Coconut trees: it’s a love-hate relationship. We forgive you for hero worshipping this picture-perfect palm; it’s an iconic image of a tropical holiday and we love them for the versatility of their delicious and nutritious fruit. But believe it or not, the coconut tree is not indigenous to the Seychelles. It’s an invasive species that takes constant effort and a dedicated team to clear them, making way for endemic life on North. However, all will not be removed – we plan on keeping some coconut trees on the plateau and the fringes of the Island to preserve our heritage and to retain the tropical island feel.
North Island is a fertile paradise. Coconut trees thrive on the Island’s abundant sunshine, rich soil and thirst-quenching humidity. With a high reproductive rate and long-lifespan, coconut trees spread quickly. They live to an incredible age of 60 – 80 years and produce fruit year-round; a single tree can yield up to 75 coconuts a year. If you do the sums, that’s a lot of coconut trees.
This was beneficial during the Island’s coconut plantation era, but no longer. From 1826 until the 1970s the island was farmed to grow fruit and spices, as well as producing guano, fish oil and copra. After the copra market collapsed, the plantation was sold and North Island fell into disuse. Many alien species of plants and animals remained behind and greatly impacted the indigenous Seychellois flora and fauna. One of these invaders being the coconut tree.
North Island was purchased with the goal of restoring the unique biodiversity of the Seychelles to the island. From 2002 onwards, intensive vegetation rehabilitation was carried out, as a prerequisite for the implementation of the final goal of the project, namely the introduction of rare endemic species, such as the Seychelles White-Eye.
Initially, priority was given to clearing the plateau and planting around guest areas. In 2005 and 2006, rehabilitation shifted to West Beach including the coastal fringe, the valley along the road to West Beach and fig forests on the plateau. Since 2009, clearing weeds and alien trees also started on the granite hill areas, a challenging task because of the difficult access. A new patch has recently been cleared near the helipad to reveal a beautiful large boulder at the base of Spa Hill.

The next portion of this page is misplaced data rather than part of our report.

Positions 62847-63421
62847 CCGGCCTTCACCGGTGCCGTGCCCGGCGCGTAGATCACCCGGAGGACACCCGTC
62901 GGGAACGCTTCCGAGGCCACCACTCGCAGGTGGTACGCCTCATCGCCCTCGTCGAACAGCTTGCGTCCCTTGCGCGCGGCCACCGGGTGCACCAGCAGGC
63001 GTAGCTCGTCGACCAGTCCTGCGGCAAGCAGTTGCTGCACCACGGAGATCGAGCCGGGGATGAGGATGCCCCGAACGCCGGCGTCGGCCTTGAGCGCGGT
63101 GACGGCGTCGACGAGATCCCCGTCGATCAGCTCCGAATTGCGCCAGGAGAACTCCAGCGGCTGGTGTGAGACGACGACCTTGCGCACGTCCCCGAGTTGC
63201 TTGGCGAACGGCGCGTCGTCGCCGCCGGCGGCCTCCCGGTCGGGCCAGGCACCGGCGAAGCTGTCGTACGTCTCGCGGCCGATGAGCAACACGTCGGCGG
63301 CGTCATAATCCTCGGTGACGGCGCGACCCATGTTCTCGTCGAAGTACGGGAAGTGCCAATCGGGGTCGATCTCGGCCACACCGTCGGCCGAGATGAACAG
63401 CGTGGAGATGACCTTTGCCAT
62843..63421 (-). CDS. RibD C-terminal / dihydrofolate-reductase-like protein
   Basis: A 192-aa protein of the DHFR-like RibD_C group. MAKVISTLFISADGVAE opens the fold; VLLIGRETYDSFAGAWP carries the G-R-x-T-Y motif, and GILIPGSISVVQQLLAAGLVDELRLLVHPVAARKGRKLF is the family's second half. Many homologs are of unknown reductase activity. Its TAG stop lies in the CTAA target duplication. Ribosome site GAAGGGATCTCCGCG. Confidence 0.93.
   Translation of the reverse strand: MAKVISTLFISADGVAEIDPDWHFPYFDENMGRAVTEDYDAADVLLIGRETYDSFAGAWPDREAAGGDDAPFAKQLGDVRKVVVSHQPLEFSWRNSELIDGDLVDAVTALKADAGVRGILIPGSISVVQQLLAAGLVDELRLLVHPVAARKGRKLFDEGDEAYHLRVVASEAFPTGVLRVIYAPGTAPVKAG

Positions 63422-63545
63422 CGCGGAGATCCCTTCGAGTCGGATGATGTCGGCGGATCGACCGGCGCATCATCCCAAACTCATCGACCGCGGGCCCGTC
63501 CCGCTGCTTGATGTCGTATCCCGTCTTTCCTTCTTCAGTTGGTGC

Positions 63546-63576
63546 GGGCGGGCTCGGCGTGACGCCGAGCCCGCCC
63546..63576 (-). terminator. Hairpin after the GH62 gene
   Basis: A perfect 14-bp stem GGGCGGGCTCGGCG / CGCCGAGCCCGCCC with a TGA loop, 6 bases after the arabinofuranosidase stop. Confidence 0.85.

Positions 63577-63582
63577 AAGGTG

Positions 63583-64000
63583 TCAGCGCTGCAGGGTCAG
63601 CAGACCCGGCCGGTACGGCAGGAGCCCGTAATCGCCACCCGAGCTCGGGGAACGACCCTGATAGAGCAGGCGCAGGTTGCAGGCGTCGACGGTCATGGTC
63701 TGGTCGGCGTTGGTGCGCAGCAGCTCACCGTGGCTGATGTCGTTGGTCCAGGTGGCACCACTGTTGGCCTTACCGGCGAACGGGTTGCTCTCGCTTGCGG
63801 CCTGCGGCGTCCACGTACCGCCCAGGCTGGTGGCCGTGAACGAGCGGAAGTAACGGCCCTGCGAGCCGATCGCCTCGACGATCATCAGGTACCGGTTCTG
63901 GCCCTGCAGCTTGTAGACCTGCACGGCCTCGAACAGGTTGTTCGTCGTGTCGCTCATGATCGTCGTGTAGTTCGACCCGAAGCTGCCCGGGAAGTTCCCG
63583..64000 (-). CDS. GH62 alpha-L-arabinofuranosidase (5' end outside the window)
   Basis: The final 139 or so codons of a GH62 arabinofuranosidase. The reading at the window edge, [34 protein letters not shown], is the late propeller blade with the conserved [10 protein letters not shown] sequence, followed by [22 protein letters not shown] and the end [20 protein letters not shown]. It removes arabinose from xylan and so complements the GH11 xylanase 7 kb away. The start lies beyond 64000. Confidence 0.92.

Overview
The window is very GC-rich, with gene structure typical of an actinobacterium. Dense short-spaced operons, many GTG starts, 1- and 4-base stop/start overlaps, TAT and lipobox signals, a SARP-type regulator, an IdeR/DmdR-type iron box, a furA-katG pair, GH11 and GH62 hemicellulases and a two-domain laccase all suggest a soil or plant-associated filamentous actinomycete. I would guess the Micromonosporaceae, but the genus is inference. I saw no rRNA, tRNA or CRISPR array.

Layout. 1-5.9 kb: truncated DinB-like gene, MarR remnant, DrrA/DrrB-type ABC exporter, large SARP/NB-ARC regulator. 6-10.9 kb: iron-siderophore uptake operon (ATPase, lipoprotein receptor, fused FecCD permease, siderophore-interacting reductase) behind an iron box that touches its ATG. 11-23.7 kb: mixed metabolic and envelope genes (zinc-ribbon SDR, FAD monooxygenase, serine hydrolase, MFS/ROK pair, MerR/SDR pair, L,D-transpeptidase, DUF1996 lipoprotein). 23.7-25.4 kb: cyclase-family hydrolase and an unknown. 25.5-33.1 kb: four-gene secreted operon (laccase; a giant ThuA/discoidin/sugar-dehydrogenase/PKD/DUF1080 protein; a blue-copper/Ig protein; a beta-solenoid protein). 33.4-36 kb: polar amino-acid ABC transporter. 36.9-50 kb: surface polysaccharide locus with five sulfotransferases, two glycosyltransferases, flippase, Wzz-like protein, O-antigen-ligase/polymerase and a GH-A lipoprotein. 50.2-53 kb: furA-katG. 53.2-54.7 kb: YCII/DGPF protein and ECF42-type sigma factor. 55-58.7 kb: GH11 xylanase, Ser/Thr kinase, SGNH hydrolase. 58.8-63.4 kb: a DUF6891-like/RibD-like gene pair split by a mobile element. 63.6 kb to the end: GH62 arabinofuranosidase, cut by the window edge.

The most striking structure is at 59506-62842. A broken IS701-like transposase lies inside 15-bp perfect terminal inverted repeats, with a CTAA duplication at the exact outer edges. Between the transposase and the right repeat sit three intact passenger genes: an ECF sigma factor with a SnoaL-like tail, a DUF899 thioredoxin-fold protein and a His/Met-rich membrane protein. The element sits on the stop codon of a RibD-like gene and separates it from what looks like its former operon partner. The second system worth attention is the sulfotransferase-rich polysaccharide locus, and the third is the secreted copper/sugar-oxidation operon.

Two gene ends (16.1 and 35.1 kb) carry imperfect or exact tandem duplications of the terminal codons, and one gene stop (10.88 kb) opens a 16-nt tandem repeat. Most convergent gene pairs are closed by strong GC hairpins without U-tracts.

Invasive plant species are still being progressively cleared on a daily basis, and replaced by thousands of native plant and tree seedlings grown in our nursery and then transplanted throughout the island. Over the last five years, over 20 000 indigenous and/or endemic plants have been planted out; today, almost 30% of the total surface of the island (201 hectares) has benefited from a degree of rehabilitation.
Evidence of the success of this conservation programme has been the fact that the Seychelles White-Eye population is flourishing and bird species such as Seychelles blue pigeons and breeding populations of wedge-tailed shearwaters and white-tailed tropicbirds have returned of their own accord.
We will always retain part of our history by keeping some of the original coconut trees on North Island’s plateau. You can even spot notch marks on some of the oldest trees where plantation workers cut into the tree trunks and climbed up to retrieve their fruit. Look out for the original plantation houses which we lovingly restored and maintain.
Spending time with our Environmental Team or simply exploring the island at your own pace will allow you to appreciate the results of the effort that has gone into rehabilitating this natural idyll.